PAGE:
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Article published the June 9, 2017
Introduction The liver performs essential functions in mammals. These include, but are not limited to, gluconeogenesis and glycogen synthesis, synthesis of several plasma proteins encompassing clotting factors and acute phase proteins (APP) (e.g., haptoglobin, albumin, and fibrinogen), metabolism of amino acids and lipids, and detoxification including ammonia removal [1,2]. During the period aro ...
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Article published the April 12, 2017
INTRODUCTION An adequate supply of macro and micronutrients, such as trace minerals (e.g., Zn, Mn, Cu, Co), is important for ensuring an optimal transition from pregnancy to lactation (Andrieu, 2008). For instance, trace minerals have critical roles in a variety of physiological process, particularly antioxidant defense, and a deficiency may depress immunity especially in peripartal or transitio ...
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Article published the February 24, 2017
Background Cows around calving time experience a depression on immune function partially due to the marked negative energy balance (NEB), which results when cows cannot ingest enough nutrients to support dietary requirements for milk production. During this time, methionine (Met) as one of the first limiting AA in dairy cows may be in limited supply. Research has demonstrated that Met plays a key ...
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Article published the December 16, 2016
INTRODUCTION Trace mineral elements such as Cu, Cr, and Zn have important roles in the health and immunity of peripartal dairy cows (Spears and Weiss, 2008). Minerals have been commonly supplemented to cattle in the form of inorganic salts, preferably as sulfates; however, the development of organic forms of trace minerals, such as minerals complexed with AA, minimize the risk of mineral antagoni ...
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Article published the November 25, 2016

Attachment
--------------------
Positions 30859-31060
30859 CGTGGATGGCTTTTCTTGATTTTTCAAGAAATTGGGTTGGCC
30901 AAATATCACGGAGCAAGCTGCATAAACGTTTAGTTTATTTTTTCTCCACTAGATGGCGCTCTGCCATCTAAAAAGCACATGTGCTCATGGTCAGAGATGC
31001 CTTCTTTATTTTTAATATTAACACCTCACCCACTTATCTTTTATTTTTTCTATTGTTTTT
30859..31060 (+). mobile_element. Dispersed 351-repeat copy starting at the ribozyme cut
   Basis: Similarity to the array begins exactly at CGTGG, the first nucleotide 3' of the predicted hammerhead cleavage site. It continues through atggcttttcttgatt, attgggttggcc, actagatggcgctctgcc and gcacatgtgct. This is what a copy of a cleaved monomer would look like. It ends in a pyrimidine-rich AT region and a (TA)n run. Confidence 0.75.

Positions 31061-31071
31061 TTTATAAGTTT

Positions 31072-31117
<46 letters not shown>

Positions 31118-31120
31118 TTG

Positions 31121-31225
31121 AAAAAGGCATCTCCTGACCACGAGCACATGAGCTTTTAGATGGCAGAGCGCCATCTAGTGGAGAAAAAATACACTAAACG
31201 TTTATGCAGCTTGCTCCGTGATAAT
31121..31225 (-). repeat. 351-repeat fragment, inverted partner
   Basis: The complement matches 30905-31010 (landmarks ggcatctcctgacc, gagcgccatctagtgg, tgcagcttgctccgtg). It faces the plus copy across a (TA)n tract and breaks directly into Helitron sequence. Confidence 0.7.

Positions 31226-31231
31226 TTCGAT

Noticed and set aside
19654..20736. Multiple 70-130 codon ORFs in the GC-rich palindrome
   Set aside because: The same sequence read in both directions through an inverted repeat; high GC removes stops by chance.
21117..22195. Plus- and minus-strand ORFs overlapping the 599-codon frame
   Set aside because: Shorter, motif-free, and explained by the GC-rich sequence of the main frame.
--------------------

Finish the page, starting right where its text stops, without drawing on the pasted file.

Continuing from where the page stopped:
Background Previous research has underscored that provision of adequate levels of essential AA (EAA) is critical for improving N utilization efficiency as well as maximizing bovine milk protein synthesis [1]. Rulquin et al. [2] proposed “ideal” values for intestinal absorption of EAA in dairy cows; however, after absorption, AA flow first to the liver where substantial and differenti ...
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Article published the October 28, 2016
Introduction Lameness is one of the most important welfare issues of high-producing dairy cows in North America [1]. The latter has been attributed to management and environmental factors [2] as well as physiologic adaptations such as postpartal negative energy balance, which can lead cows to excessive loss of body condition (BCS) [3]. Postpartal negative energy balance can be exacerbated by pre ...
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Article published the October 7, 2016
Introduction The transition period is the most-critical phase in the productive life of high-producing dairy cows and it is characterized by decreased liver function and increased inflammation and oxidative stress [1, 2]. Although inflammatory pathways play important roles in normal immune function helping the body adjust to and overcome infection with the purpose of restoring homeostasis, uncon ...
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Article published the October 28, 2014
The importance of methionine as one of the most-limiting amino acids for milk protein synthesis in dairy cows is well-established. Positive effects of peripartal supplementation of methionine (-21 days through +30 days around parturition) also have been observed in terms of milk production. Recent work has revealed that the benefits of rumen-protected methionine (RPM) during the transition period ...
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This member gave a presentation on October 21, 2014
At the following event:
2nd Joint Meeting ASAS-AAPA 2014
Article published the July 25, 2014
Introduction The advent of molecular tools and species-specific reagents over the last two decades has substantially advanced the knowledge of the molecular responses to nutrients in tissues of ruminant animals. Several comprehensive reviews on the topic of lipid regulation of gene expression in ruminants exist [1-3]. The emphasis of the current work was to provide a concise review of the most-re ...
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Information
Dr. Loor´s Research Interests are Systems biology; molecular nutrition; genomics; metabolomics; bioinformatics; nutritional programming of adipose tissue; mammary gland development; lipid metabolism; conjugated linoleic acids (CLA); nutritional and physiological genomics; comparative genomics; regulation of milk fat and protein synthesis; nutritional regulation of muscle development. His research program focuses on the study of how nutrition, physiological state and their interaction affect tissue function and metabolic adaptations through alterations in the transcriptome...
Location:Urbana, Illinois, Estados Unidos de América
Profile: Academic / scientific
Occupation: Associate Professor
Participations in events:
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